Alumni Board of Governors member John Sullivan ‘89 has spent his career in international business developing relationships with people in more than 50 countries all around the world. Currently serving as vice president for Birkman, a human capital consulting company, his life has followed an unpredictable but rewarding path.
After graduating from Reinhardt while it was still a two-year college, Sullivan attended Kennesaw State University and earned a bachelor’s degree in international affairs/international business. He then accepted an opportunity to work in Shanghai for a year and a half, despite not speaking Chinese and knowing almost nothing about China. That decision kicked off his 20-year career.
Through all the traveling and scheduling difficulties that come with a life in international business, Sullivan says that the greatest challenge has been finding ways to stay close to the people he cares about, whether they’re at home or on the other side of the world.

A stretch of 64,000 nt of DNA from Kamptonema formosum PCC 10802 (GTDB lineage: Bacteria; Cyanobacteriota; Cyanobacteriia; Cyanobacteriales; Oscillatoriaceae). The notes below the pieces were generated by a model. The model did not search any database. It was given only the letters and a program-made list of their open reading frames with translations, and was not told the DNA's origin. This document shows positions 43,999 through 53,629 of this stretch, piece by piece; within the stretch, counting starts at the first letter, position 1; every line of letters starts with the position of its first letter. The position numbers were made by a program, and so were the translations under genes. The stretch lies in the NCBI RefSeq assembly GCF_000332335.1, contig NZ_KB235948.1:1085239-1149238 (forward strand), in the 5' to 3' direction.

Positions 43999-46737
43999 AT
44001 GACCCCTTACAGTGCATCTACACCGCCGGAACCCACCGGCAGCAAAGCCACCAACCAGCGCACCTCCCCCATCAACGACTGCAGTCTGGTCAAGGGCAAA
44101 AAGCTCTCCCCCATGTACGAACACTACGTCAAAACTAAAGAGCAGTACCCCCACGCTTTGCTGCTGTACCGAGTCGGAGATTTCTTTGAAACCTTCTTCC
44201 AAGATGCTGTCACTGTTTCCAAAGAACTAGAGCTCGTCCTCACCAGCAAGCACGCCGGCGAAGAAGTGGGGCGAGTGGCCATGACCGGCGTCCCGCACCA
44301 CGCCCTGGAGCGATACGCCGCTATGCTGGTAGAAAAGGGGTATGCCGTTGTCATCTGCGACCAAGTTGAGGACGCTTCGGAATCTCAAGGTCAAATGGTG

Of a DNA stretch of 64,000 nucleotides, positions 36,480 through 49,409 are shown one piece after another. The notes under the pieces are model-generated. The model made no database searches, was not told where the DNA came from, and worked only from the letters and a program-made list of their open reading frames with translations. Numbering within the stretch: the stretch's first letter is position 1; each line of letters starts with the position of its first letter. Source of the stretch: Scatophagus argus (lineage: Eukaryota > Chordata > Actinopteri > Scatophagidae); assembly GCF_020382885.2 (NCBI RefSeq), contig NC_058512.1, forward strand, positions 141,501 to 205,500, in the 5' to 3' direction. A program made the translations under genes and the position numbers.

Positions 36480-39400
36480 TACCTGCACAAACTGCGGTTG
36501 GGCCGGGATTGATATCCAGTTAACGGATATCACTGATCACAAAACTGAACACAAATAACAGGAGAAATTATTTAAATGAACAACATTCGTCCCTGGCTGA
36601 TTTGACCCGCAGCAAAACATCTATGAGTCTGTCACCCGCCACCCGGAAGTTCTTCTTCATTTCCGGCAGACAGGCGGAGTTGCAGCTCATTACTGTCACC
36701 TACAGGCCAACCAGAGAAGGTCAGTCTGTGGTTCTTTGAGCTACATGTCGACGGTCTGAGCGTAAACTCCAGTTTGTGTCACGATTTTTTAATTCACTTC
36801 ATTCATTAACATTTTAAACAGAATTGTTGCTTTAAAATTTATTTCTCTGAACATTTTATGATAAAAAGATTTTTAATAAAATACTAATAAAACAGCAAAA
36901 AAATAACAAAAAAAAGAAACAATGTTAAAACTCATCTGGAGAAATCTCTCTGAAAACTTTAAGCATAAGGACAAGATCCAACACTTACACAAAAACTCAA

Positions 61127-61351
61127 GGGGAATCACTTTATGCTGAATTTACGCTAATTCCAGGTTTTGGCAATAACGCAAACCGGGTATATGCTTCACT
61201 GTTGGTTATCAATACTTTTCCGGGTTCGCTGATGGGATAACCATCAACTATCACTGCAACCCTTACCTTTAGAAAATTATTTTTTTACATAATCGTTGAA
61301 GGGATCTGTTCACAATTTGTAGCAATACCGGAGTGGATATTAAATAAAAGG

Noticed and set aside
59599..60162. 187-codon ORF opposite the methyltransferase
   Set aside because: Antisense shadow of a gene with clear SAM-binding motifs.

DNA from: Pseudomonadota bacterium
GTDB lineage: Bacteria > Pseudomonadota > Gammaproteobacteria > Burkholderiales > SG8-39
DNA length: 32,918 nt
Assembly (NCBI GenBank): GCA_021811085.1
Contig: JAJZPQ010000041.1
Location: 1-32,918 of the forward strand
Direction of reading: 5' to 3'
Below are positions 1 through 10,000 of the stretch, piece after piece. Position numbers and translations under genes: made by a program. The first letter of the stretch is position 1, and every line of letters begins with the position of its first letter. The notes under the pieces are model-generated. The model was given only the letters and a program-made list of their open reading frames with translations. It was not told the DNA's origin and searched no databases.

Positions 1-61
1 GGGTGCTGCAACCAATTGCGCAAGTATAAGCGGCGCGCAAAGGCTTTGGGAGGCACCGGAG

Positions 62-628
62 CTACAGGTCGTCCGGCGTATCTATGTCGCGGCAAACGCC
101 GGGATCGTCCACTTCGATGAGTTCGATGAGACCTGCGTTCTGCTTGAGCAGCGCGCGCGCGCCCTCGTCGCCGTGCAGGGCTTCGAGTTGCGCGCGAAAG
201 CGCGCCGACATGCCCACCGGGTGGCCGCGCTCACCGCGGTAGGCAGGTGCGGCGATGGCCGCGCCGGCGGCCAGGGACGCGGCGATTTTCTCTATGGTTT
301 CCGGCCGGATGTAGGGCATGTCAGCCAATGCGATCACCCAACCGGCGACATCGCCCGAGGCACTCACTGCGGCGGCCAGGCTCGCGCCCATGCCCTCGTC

“Despite the passage of time and the different directions of my life and those of my friends and family, I am proud to maintain close ties with these people in my life. Some of the best friends in my life have been and continue to be people I met at Reinhardt.”
At his current job, Sullivan helps employees of international companies learn about their skills and personality strengths to allow them to become more effective team members.
He wants students to know that life may not be predictable, but they should never give up.
“I didn’t know what I wanted to do when I was in school at Reinhardt, and I wasted a lot of time and effort trying to figure it out,” he said. “Stay with it. Never sell yourself short. You do not have to be an ‘A’ student to be successful. You don’t always have to have amazing talent to start out. Take chances. Take leaps of faith.”
In his spare time, Sullivan enjoys participating in Boy Scout activities with his sons, traveling to his wife’s home country of Brazil, and assisting with student move-in days at Reinhardt. He plans to continue his current career path until retirement, then become a professor or career coach so he can share his experience with others.